As the day went on he felt better and began taking photos of the crew, trying to relate the photos to the story the reporter was writing which helped to take his mind off the slight pitching of the boat.

We had a bit more fun with him when a Gannet hit the mast and landed on the deck when we took it over to him and told him to take a photo of it, and with the Gannet's beak snapping away he took off into the galley dropping his expensive camera among the fish he was about to photograph, giving us a good laugh at his antics.

The reporter, photographer, and camera survived managing to do a good job and two weeks later our stories and photographs were plastered across the middle pages as promised.

It surprised me somewhat just how many people who knew me had read the story, and approached me about the spread, the following weekend when I was ashore.

An old headmaster who I hadn't laid eyes on since my primary school days spied me and stopped to talk, asking all sorts of questions about the story and my job, telling me how proud he was of me, tackling such a tough job, and being so successful at it.
He had also come from a fishing background, but chose to teach, and never knew I had a similar background, and salt water flowing through my veins until he read the story.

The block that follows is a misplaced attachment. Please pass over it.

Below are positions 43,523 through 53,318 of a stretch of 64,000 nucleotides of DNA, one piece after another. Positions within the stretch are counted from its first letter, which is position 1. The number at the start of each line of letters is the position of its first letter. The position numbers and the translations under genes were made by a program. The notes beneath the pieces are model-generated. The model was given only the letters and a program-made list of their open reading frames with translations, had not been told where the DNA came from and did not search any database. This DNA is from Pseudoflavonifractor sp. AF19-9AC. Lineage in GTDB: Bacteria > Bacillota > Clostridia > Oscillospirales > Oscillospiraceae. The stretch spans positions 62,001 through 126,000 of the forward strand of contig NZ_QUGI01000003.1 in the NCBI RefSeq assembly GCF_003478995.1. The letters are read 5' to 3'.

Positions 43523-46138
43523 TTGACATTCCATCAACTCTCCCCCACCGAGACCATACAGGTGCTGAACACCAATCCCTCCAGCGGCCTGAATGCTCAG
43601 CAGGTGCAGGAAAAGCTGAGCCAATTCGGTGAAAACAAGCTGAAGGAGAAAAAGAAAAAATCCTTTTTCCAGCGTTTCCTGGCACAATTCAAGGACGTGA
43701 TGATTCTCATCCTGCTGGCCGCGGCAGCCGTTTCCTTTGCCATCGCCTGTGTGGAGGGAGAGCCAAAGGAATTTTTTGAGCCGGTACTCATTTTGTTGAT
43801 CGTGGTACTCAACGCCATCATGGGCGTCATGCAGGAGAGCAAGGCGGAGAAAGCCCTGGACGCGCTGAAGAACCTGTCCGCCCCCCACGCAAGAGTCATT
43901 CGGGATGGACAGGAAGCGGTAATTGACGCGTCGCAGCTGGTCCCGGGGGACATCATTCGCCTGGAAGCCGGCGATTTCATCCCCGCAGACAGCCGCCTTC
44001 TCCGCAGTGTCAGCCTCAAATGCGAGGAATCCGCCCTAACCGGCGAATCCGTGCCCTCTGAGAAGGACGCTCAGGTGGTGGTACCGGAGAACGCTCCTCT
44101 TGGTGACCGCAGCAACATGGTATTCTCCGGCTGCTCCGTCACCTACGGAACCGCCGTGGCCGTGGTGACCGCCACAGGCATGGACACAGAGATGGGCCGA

That was just one example of what happens when you get your fifteen minutes of local fame, I seemed to bump into people who I had not seen for years, and of course a conversation would start about the newspaper article.

National fame beckoned,(or so we thought) during the winter when a TV station was making a serial which needed filming done at one of the main trawling ports, with a good catch being landed, one of their main priorities, to make it realistic.

Ayr not being a trawler port as such, made do, being closest to their studios, and with us landing that night they were guaranteed to get the large catch they needed to make it look as if it was filmed at a port like Aberdeen.

Word reached us over the radio, before we entered the harbour that they were there and wanting to film us coming in, our catch being landed while two actors walked past talking to each other.
Then the next scene was in the fish market where our fish lay spread out waiting to be sold, with us still running in adding more boxes.

All the filming of us consisted of the boat docking, "where the crew all posed" we weren't asked to but we did, weighing the fish and running into the market with the actors standing waiting to buy them, then even more filming of us when we were loading the empty boxes and ice aboard for our next trip.